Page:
Pool noodles are a versatile, instantly recognizable flotation aid. They are often used to help swimmers gain confidence in the water, learn to swim, and after their skills have been built, quickly transition into limitless play toys in (and out of) the water. There is a slight contention with the name; some referring to the long thing polyfoam toys as ‘noodles’, and others as ‘woggles.’ We tend to brand ours as ‘noodles,’ but we wanted to explore the history behind the name debate.
This stems back to a degree of anonymity regarding who first came up with the idea. Both Steve Harman, and Richard Koster both claim to be the creator, but it’s hard to to trace, as neither of them patented the idea. Harman said he created the pool noodle with Industrial Thermo Polymers, who made backer rods used in expansion joints in industrial construction, and roadways. He named his product the ‘fun noodle.’
Koster, on the other hand, claims that he was inspired by his children who were competitive swimmers, to experiment with floating toys. He had done various concepts for flotation devices, but eventually settled on the ‘water woggle; which originally featured a stripey pattern, and a foam head, designed to look like a serpent, but this was quickly scrapped; sticking to the singular colour and a straight float.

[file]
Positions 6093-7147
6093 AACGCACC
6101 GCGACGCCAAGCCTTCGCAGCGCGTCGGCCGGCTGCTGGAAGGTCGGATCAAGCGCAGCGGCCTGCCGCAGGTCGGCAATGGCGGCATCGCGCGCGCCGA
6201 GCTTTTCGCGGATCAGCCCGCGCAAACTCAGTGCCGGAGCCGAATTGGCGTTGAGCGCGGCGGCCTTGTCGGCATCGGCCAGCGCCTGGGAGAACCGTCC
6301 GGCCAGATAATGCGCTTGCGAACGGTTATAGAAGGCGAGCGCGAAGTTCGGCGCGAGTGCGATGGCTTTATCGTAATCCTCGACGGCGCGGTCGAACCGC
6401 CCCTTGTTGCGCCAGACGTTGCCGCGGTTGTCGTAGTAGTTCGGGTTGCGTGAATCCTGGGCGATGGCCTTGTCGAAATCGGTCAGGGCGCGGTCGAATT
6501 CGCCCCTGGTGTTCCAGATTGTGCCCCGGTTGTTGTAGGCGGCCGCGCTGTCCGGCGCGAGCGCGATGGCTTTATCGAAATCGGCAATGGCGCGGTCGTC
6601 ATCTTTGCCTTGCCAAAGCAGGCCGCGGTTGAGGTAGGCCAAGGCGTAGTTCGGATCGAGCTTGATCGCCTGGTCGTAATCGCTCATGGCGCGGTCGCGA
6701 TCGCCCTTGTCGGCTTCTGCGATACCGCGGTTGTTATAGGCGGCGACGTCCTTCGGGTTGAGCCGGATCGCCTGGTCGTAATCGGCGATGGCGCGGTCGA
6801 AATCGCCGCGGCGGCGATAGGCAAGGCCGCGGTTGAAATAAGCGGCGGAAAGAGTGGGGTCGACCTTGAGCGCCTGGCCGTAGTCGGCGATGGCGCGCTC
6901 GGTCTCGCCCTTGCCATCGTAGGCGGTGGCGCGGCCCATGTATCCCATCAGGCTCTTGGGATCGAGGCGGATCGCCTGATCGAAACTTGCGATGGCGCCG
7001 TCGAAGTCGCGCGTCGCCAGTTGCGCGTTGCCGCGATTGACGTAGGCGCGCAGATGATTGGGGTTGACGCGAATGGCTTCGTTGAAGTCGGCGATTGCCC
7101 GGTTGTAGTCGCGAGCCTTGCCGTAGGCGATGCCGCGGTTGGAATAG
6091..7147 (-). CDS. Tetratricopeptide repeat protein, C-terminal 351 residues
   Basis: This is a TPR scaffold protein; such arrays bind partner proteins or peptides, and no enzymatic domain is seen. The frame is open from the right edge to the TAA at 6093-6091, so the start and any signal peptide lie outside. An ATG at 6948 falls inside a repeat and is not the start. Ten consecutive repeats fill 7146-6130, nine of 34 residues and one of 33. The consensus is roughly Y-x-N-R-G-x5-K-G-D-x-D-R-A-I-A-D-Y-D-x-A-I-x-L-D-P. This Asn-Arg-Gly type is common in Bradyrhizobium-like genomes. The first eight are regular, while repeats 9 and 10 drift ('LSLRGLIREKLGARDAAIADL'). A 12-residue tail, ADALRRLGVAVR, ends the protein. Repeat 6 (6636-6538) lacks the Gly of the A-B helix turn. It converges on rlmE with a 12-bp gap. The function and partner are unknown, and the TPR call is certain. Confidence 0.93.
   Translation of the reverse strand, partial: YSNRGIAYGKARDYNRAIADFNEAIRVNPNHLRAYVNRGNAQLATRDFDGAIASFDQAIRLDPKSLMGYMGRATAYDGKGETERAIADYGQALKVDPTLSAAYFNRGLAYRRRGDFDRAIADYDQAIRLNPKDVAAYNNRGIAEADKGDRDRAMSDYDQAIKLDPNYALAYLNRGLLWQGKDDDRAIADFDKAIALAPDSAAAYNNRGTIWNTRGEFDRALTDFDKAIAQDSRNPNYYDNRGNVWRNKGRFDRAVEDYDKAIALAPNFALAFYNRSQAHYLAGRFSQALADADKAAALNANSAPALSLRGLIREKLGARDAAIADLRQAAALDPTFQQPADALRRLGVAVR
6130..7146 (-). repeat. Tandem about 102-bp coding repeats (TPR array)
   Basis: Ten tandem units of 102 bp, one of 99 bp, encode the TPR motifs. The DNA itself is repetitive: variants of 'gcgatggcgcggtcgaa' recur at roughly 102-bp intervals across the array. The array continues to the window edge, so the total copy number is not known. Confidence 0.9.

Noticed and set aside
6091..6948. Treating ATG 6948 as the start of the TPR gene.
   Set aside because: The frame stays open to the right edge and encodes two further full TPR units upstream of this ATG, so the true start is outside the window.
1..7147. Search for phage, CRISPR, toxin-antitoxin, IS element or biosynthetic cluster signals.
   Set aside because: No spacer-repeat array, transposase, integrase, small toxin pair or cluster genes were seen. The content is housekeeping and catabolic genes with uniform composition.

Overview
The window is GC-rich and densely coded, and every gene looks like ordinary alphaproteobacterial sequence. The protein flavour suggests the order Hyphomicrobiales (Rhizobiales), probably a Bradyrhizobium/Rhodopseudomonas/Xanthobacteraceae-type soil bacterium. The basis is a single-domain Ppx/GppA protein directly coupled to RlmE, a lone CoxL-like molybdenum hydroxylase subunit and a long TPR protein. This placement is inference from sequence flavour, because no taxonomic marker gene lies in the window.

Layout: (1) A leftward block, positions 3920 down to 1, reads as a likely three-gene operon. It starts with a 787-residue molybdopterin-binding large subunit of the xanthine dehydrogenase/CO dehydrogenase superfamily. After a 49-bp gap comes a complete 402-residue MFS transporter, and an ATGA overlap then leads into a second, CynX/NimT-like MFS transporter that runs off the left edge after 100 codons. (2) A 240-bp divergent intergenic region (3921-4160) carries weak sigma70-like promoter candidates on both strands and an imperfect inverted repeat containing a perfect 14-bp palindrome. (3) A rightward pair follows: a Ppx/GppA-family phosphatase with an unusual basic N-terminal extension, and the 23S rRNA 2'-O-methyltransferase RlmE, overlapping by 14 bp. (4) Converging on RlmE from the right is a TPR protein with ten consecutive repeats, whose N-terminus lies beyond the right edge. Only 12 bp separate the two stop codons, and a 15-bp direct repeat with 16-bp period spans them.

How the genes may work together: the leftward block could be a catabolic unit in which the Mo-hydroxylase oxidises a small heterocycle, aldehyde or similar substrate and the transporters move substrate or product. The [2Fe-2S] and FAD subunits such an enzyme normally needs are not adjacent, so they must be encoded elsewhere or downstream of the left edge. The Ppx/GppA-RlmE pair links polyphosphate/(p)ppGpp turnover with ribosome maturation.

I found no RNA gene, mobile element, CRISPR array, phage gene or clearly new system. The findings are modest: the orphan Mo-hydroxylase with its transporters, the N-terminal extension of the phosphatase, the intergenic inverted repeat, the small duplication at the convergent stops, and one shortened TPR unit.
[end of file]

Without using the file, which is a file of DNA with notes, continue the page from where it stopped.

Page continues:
The two entrepreneur did work together for a short time, but split due to differing opinions regarding the noodle / woggle.
Lots of different companies now make, and sell the long cylindrical flotation toys worldwide as one of the most popular pool play toys, and there are also several uses for pool noodles outside of the pool (in the spirit of the star wars trailer being released recently; check out how to make pool noodle lightsabers!)